Late February is usually is usually bleak and brown, but it is after all, the end of winter. There are some bright spots of color here and there as the very early "minor bulbs" are blooming, if we planted them last fall. Hellebores, The Lenten Rose, are pushing out their buds. Some early daffodils are already starting to bloom. But what about the gardens of new homeowners that may not have had the time or savvy to plant bulbs last fall?There are some great plants in bloom now and readily available at local independent garden centers. Consider some shrubs that will bring unexpected early flowers. For early fragrance try spring witchhazels. These shrubs that will mature around 4 ft. tall that are among the first shrubs to bloom with an amazing fragrance that travels on the breeze and will definitely bring a smile and a lighter mood. Arnolds Promise is a well recognized variety among many newer releases. Even one of these in the landscape planted near a walk or entrance will fill the air…See More
Saturday
Phillip Mathes posted a status
"Woke up this morning (Friday) to Ash Tree pollen covering the truck. I hope I don't lose it."
Saturday
randy tischer posted a blog post

Still plenty of time for pre-emergent applications to your lawn - and more !

March is only days away and the extremely warm temperatures we have enjoyed her in February 2017 have made many of us a little uncertain about when to apply our crabgrass and Foxtail pre-emergent to our lawns . Have no fear ,, you still have lots of time !Our unusually warm temperatures will come to an end later today . With the exception of 2012, crabgrass and foxtail has not germinated in Southwest Ohio until mid April . ( In 2012 , we saw crabgrass and foxtail germinate in Mid March ) . The return to more normal late February and Early March temperatures will drop our soil temperatures and prolong the emergence of most annual grasses such as Crabgrass and Foxtail . So you still have lots of time to get your pre-emergence applied .Dandelion sighting ! We have seen the emergence of one or two dandelions this week ! Once again ... don't get too excited ! It is way too early to be applying broadleaf weed control to your lawn ! In "normal" years , we dont apply broadleaf weed control…See More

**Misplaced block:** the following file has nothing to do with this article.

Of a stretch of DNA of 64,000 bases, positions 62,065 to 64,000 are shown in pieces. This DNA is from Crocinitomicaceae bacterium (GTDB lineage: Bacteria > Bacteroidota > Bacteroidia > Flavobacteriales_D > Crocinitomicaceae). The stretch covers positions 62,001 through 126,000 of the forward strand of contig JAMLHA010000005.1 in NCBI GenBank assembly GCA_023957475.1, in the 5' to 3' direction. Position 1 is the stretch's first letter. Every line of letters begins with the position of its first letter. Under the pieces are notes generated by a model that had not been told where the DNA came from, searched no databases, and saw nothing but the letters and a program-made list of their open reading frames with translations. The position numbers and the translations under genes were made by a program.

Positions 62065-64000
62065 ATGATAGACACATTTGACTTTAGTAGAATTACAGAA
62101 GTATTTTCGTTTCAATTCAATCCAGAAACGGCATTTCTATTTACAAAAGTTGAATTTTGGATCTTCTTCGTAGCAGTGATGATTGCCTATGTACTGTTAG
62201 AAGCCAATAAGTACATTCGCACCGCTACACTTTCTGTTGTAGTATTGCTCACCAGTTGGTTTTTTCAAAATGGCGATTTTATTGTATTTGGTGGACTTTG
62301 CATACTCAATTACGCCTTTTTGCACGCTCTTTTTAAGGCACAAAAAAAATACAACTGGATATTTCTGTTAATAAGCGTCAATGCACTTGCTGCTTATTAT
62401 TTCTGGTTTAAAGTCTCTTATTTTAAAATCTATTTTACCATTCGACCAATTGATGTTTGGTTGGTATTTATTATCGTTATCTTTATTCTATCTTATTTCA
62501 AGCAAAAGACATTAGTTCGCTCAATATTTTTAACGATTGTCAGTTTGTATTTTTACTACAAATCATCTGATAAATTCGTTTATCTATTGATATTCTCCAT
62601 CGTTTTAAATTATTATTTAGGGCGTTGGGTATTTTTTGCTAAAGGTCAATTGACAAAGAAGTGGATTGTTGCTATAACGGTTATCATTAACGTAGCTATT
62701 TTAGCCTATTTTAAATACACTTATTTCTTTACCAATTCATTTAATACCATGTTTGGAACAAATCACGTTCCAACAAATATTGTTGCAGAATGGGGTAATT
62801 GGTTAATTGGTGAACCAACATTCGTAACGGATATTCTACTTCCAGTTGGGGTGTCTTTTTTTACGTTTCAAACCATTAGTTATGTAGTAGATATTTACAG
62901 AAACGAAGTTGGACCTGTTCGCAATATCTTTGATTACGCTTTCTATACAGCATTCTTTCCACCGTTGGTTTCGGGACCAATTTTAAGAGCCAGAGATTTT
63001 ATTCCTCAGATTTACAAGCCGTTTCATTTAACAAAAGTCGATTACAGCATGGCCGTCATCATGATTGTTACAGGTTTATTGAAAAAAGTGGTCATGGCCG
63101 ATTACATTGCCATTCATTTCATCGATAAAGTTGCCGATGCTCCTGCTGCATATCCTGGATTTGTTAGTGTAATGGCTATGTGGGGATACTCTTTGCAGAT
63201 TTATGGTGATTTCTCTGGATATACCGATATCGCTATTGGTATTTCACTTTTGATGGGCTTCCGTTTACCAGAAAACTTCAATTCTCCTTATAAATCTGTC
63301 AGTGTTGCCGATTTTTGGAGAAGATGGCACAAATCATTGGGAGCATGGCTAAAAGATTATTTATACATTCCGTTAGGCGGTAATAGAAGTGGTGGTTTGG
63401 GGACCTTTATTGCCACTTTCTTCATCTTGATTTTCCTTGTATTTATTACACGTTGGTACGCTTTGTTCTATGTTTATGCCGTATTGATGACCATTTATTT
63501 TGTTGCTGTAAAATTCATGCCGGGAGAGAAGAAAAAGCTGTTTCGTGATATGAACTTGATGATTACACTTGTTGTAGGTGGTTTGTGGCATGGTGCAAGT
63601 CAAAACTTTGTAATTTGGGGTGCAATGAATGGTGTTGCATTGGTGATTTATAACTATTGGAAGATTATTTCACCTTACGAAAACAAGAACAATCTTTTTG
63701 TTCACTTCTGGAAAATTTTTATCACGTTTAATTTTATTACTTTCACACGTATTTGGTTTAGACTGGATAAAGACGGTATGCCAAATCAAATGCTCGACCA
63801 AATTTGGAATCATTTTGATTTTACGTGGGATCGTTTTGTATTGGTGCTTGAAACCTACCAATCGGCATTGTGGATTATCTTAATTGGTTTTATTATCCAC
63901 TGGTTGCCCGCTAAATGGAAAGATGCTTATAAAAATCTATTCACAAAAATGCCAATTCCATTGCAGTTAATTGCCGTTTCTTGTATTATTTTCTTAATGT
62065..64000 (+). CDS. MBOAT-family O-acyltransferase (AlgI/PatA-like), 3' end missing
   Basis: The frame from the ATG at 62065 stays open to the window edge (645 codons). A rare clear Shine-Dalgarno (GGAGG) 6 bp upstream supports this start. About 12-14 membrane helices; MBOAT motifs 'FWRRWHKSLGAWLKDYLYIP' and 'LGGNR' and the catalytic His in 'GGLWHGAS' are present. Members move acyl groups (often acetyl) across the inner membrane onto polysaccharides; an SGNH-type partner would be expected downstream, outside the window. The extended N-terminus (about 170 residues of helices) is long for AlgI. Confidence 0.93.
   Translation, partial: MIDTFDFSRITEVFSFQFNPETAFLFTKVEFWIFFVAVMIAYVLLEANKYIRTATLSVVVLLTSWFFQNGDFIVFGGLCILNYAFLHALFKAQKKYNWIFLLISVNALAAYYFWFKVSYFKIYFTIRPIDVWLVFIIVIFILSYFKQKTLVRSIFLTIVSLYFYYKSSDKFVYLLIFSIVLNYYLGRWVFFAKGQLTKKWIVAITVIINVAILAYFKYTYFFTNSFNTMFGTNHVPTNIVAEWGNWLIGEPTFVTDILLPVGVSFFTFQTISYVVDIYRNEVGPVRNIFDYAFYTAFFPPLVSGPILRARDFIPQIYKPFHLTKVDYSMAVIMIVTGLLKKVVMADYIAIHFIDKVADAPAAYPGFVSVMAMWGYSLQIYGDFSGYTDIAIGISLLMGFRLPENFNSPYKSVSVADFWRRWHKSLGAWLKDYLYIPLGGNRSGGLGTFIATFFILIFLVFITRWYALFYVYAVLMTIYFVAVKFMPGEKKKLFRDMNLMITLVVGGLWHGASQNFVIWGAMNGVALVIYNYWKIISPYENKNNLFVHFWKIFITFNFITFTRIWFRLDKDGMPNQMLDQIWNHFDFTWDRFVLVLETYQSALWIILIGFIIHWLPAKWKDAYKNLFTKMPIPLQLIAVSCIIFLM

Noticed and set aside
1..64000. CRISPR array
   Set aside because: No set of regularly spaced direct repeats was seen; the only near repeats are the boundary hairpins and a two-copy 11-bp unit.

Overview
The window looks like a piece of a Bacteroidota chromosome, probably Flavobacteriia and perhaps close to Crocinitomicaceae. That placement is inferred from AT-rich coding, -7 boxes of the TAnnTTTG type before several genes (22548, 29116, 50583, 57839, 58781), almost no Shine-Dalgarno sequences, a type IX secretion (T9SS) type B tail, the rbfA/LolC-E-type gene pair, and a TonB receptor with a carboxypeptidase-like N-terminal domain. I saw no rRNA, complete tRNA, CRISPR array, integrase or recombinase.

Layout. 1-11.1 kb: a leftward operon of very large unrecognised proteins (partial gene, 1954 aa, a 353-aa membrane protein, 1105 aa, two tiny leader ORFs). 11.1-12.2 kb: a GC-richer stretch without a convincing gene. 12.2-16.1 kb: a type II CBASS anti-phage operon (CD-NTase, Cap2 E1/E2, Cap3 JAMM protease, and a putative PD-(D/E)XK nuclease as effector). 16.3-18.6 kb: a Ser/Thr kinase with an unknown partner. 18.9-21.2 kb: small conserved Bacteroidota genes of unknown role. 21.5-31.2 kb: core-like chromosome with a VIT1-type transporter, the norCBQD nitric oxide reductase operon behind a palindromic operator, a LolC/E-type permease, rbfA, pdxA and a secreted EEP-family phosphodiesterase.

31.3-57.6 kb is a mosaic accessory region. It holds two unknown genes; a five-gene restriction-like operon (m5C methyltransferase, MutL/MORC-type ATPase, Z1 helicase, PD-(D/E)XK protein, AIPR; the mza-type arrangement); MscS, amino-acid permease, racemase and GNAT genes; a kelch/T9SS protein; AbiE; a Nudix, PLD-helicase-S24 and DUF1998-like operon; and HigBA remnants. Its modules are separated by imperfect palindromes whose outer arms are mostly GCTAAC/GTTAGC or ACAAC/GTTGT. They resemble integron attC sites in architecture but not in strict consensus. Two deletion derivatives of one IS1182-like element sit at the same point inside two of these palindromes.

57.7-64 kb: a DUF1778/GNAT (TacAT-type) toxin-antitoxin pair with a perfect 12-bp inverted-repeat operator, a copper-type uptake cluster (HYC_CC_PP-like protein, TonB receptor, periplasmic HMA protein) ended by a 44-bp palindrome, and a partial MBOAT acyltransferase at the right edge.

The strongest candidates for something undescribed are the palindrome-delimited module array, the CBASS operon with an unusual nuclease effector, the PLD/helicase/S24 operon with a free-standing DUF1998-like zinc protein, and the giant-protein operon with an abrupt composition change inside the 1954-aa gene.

Friday
John m Scott posted a blog post